You found our list of quiet quitting statistics.
Quiet quitting statistics are data and facts related to the quiet quitting trend. For example, how many employees are quiet quitting and what percentage of companies are investigating it. The purpose of this data is inform audiences and support journalistic narratives.
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Here are the facts.
List of quiet quitting statistics [free to cite]
You can use this data in any format, including social media, blogs, and presentations. Please cite the source as TeamBuilding and link to https://teambuilding.com/blog/quiet-quitting-statistics.
1. Up to 67% of US employees and 85% worldwide could be quiet quitting
A Gallup report states that only 15 percent of employees are actively engaged at work, which means up to 85% could be quiet quitting. The numbers are a little better for the US, with 33% of employees engaged at work, approximately twice the worldwide average.
Perhaps surprisingly, the rate of employee engagement in Western Europe is very low, at 10% and only 8% in the United Kingdom. All of these numbers have been on a steady decline over the last decade.
2. USA is #2 in the world for quiet quitting activity
With the US as a baseline, here is how other countries deviate:
- Canada: 2% higher
- Australia: 14% lower
- New Zealand: 19% lower
- Singapore: 19% lower
- Luxembourg: 31% lower
- Ireland: 49% lower
- Finland: 62% lower
- Philippines: 64% lower
- China: 70% lower
There are possible explanations for these data trends around work culture, employee benefits, social security, work-life balance and more.
3. Quiet quitting leads to worldwide company losses of up to $1.5 trillion each year
The Conference Board produced a study on workplace engagement. This study found that quiet quitting cost US businesses $450 to 500 billion annually, and could be up to $1.5 trillion worldwide.
4. 79% of employees report they would stop quiet quitting if given more recognition
These stats on employee engagement from Octanner show that employees expect acknowledgment or recognition for their efforts after completing a project. Of these employees, 79% state that more recognition by managers and leaders would result in higher engagement and job performance.
5. In the US, 47% of employees just want to make ends meet
A report on workplace data by Pew Research shows that 47% or nearly half of all US employees believe that work is just way to pay the bills. This number would correlate with quiet quitting, since a lack of purpose or motivation at work is aligned with decreased engagement and productivity.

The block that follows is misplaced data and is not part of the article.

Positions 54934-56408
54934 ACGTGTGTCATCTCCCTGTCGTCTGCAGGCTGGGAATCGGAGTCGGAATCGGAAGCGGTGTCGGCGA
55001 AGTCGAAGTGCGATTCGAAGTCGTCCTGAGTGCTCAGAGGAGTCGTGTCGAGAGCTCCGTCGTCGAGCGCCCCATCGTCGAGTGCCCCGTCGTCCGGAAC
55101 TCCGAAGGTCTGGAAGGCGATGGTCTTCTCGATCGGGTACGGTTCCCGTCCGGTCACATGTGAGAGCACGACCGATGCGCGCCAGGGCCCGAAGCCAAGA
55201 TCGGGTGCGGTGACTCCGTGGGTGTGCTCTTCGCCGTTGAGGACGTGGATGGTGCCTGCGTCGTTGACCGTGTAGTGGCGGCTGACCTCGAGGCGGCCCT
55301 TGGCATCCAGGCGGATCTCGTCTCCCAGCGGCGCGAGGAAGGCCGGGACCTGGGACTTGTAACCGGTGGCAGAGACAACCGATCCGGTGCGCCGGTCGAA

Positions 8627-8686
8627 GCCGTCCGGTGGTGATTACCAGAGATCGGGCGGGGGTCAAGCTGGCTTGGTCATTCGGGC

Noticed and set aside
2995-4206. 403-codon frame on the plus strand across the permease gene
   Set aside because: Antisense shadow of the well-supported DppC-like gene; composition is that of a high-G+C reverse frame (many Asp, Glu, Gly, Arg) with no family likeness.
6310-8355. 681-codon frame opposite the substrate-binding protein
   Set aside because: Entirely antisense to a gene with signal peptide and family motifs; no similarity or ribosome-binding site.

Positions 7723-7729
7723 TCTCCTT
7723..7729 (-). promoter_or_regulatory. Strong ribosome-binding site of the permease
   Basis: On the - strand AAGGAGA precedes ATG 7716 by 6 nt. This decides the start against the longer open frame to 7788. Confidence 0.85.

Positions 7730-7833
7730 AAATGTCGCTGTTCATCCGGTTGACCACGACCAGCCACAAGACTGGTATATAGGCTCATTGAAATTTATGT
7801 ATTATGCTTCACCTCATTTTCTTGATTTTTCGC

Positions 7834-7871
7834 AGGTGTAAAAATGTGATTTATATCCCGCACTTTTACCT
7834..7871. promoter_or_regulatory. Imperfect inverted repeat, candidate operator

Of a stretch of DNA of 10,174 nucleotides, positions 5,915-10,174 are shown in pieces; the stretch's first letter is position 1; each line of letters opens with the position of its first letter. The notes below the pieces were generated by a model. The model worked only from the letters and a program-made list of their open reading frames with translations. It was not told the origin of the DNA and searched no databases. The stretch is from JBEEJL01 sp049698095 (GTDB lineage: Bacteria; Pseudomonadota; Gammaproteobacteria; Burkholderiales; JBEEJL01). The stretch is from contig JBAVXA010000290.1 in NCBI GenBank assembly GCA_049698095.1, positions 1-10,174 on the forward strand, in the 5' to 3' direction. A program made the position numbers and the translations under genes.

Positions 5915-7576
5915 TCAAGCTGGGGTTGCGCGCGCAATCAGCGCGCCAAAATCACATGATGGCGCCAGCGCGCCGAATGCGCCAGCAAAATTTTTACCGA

6. 73% of US employees are considering resignation
Up to 73 percent of US workers are considering leaving their jobs, which is data that closely correlates with quiet quitting.
The primary motivation for switching jobs is money. Nearly 74% of Millennial and Gen-Z employees would take a pay cut to work at their dream workplace.
7. The #quietquitting topic on LinkedIn has 461 followers
With all the discussion of quiet quitting, there is a relatively low number of people following #quietquitting on LinkedIn. This number is increasing by about 50 people per day.
How to cite these quiet quitting statistics
If you use data or statistics from this resource or re-share the infographic, please include a link to https://teambuilding.com/blog/quiet-quitting.
We will continue updating this resource with useful quiet quitting statistics, facts, and trends.
We also have a list of signs employees are quitting.
FAQ: Quiet quitting statistics
Here are common questions and answers about quiet quitting statistics.
What are quiet quitting stats?
Quiet quitting stats are facts and delated related to quiet quitting. These stats and figures can help provide context and understanding for trends, as well as as support arguments for or against quiet quitting. These stats are primarily used by journalists to inform audiences.
What is the most surprising quiet quitting statistic?
The most surprising quiet quitting statistic is that up to 85% of employees worldwide may be quiet quitting. This data subverts view points that most people are generally content, engaged and productive at work.
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